The St. Bartholomew's Day massacre caused no casualties in Abbeville due to the moderation of Léonor d'Orléans, the Duke of Longueville and governor of Picardy. However, Abbeville had embraced the Catholic League and suffered from the Wars of Religion, and it was relieved when it was recognised, by Henry IV in April 1594, despite the clergy who persisted in its resistance. Following this, on 18 December 1594, the King of France Henry IV visited Abbeville.

17th century

At the beginning of the 17th century a plague epidemic wreaked havoc. More than 8,000 people perished, thus depopulating Abbeville.

On 21 December 1620, King Louis XIII visited the town. His sister Henrietta went there several times.

In 1635 and 1636 the town suffered from the war against the Holy Roman Empire and Spain. They destroyed many villages located in the surrounding area. Richelieu stayed in the city in October. A plague epidemic raged again during the years 1635, 1636 and 1637.

In 1656, 6,000 soldiers, who had participated in the English Civil War, landed in France and took their quarters in Abbeville from where they left to go and reinforce the army of Turenne en route to Valenciennes. Shortly after, Balthazard Fargues sold the place to John of Austria and after meeting the price, he refused to deliver it to him, raising troops for himself who were then spread throughout the Ponthieu to ransom the inhabitants. Finally stopped, he was tried and hanged at Place Saint-Pierre on 17 March 1665.

In 1657, Louis XIV came twice to Abbeville with his mother, Anne of Austria.

By the mid-16th century, the woad trade shrank after the promotion of the pastel of the Pays du Midi, and it took to restructuring crafts. Colbert used it, and under Louis XIV, the city developed through the installation of Van Robais, manufacturers of sheets and tapestries from the Netherlands who, in 1665, created the (drapery workshops).

In 1685, it suffered a serious blow at the Revocation of the Edict of Nantes, the Protestant temple was destroyed and the persecuted workers who were the majority of skilled labour left the town, including those of Van Robais. The population decreased very strongly and never fully recovered from this exodus of talent.[1]

In 1693 the Ponthieu became the refuge of a considerable number of Bretons and Normans who had left their country because of , but they almost all perished of misery.

18th century

At the end of the reign of Louis XIV the country was covered with troops. The city crowded of sick and wounded. In 1708, after the capture of Lille, the troops of the Duke of Marlborough and Eugene of Savoy came forward frequently at the gates of Abbeville, the farms and villages. The winter of 1709 was terrible; people perished from cold, hunger and misery. At this time industry was quite dark and the State was required to help sheets manufacturers.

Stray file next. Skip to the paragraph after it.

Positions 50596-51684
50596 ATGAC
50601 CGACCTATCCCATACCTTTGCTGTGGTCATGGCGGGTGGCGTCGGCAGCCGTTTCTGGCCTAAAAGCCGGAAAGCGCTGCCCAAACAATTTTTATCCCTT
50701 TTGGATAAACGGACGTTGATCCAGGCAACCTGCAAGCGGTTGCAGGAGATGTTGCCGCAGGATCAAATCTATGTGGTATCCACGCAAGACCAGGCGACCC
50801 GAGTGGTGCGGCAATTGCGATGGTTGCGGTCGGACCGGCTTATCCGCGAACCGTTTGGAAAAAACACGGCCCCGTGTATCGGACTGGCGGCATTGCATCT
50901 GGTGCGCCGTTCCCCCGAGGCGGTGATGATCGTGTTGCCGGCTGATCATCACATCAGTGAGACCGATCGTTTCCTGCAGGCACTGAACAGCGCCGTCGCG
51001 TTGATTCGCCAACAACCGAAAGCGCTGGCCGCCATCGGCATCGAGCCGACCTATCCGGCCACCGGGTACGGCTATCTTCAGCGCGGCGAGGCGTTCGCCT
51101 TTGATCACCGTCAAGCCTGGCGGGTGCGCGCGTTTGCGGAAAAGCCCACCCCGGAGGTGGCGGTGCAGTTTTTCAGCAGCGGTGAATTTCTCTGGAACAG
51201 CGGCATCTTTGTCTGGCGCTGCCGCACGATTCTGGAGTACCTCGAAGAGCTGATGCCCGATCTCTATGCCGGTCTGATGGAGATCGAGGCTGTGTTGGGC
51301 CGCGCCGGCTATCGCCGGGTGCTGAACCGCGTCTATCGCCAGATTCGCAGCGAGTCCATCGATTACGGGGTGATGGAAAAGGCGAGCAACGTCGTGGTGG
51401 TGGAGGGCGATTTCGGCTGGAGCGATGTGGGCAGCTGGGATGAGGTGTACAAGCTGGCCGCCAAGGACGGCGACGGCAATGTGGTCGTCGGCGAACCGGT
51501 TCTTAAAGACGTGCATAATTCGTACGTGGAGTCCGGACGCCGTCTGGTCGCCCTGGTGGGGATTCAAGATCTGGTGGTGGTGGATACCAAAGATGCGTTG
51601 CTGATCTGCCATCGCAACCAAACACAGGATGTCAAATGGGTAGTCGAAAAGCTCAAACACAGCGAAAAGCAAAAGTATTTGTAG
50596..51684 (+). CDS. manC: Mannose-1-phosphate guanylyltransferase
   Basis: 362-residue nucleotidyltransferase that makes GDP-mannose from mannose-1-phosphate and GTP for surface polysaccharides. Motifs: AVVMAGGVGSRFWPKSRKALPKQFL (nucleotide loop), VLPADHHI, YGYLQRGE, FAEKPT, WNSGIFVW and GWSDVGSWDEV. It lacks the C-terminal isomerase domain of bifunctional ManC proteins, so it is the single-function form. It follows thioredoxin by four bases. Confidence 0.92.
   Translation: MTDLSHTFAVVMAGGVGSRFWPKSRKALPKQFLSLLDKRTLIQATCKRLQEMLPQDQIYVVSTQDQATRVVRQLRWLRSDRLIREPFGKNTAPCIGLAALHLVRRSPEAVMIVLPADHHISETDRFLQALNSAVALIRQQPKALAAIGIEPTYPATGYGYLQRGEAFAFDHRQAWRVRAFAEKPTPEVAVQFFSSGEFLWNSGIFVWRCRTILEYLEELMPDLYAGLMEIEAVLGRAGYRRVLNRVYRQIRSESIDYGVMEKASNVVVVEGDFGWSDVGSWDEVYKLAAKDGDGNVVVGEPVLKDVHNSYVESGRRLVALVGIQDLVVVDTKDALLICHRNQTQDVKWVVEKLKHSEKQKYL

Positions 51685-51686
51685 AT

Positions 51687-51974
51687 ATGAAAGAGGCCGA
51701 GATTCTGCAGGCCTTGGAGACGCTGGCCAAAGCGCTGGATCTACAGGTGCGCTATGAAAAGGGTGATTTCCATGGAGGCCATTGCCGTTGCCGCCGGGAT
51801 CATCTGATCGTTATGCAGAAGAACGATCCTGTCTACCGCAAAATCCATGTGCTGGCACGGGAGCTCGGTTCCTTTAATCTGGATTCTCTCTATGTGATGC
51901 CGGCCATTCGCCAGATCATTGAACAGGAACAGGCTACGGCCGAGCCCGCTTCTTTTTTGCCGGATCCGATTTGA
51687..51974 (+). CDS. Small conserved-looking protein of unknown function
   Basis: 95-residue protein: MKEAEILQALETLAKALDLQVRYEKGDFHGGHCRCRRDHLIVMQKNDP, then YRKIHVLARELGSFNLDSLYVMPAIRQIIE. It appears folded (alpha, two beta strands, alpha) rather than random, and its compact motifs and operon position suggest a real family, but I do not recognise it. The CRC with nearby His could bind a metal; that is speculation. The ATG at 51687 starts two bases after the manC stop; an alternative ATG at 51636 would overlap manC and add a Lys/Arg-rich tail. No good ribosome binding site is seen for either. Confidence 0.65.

In 1717, Peter the Great passed through Abbeville.

In July 1766, the Chevalier de La Barre, accused of having, a year earlier, failed to give a due salute to a religious procession for Corpus Christi by refusing to remove his hat and singing ungodly songs. However, the story is more complex and revolves around a mutilated cross. He was executed on the Place du Grand-Marché for blasphemy. Subject to the issue, his legs were crushed. The right hand and the determined language, his decapitated corpse was finally delivered to the flames with the Dictionnaire philosophique of Voltaire on the same place. Today, a paving stone, engraved with his name and the date of his execution, is visible on the place of execution (Place Max-Lejeune), near the town hall. The martyrdom of the Chevalier de La Barre served as Voltaire's banner in his fight against religious fanaticism.

On 2 November 1773, the powder magazine exploded killing 150 people and damaging nearly 1,000 houses.

Administratively, the people of Abbeville formed a whose competence has been confused with that of the delegation of the same name (located in the Generalitat of Amiens). On the eve of the Revolution, Abbeville was the chef-lieu of a main electoral Bailiwick (without secondary Bailiwick).

Abbeville was fairly important in the 18th century, when the Van Robais Royal Manufacture (one of the first major factories in France) brought great prosperity (but some class controversy) to the town. Voltaire, among others, wrote about it.

Contemporary era

French Revolution

There were no significant excesses during periods of Revolution and the Terror.

In 1793, on Place Saint-Pierre the furniture of the churches was burned, along with images and the feudal titles. The became the Temple of Reason.

On 8 June 1794, a festival was celebrated in honour of the Supreme Being. Abbeville suffered from famine in 1794 and 1795.

On 5 January 1795, the Hotel of Grutuze, built under Charles VII, attended by the directors of the district, was destroyed by a fire.

In 1797, the , one of the oldest learned societies of France, was created.

In 1798 and 1799, the winter was severe and a part of the town was flooded.

Consulate and Empire